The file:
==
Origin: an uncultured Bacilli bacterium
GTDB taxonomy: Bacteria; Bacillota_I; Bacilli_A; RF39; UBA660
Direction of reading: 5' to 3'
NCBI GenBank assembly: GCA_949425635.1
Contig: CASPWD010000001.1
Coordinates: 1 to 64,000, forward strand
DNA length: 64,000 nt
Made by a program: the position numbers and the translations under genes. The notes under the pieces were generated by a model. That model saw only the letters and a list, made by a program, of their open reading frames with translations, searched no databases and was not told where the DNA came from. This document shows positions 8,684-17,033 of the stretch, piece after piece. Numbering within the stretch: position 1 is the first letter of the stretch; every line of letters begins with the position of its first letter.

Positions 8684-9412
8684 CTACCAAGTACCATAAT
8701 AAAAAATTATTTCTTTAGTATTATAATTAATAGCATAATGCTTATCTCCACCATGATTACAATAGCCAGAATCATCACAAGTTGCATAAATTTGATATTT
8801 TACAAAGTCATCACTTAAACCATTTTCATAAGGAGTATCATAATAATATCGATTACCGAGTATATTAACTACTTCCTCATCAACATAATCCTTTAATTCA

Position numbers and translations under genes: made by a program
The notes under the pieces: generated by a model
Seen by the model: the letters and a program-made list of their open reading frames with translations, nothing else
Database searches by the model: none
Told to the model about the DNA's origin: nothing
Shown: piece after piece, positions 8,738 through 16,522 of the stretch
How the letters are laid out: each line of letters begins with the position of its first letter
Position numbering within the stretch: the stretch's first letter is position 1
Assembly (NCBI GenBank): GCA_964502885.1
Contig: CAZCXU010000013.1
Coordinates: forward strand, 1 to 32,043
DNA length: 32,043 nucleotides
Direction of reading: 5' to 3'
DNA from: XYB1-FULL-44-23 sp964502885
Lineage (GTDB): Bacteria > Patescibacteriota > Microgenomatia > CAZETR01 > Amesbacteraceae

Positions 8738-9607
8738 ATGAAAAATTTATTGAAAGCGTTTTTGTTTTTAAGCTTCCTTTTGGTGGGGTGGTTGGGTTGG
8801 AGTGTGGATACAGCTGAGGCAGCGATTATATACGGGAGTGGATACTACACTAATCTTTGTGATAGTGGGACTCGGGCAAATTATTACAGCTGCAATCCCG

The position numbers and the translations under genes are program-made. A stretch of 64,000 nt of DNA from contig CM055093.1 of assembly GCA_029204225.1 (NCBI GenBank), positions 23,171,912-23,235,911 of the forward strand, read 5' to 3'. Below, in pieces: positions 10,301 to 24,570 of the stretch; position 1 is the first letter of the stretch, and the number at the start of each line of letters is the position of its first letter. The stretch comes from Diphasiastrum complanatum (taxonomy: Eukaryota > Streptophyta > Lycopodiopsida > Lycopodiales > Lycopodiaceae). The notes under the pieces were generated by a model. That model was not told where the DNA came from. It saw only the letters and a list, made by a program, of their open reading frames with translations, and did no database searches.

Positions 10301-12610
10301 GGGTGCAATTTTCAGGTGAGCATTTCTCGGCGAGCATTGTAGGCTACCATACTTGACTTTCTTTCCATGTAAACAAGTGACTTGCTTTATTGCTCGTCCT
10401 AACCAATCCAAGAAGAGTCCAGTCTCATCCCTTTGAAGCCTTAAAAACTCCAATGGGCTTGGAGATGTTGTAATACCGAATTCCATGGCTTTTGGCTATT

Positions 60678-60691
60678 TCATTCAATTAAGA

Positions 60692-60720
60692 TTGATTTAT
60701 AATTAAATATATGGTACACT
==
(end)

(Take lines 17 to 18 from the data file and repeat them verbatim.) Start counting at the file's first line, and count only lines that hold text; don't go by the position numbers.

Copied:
Told to the model about the DNA's origin: nothing
Shown: piece after piece, positions 8,738 through 16,522 of the stretch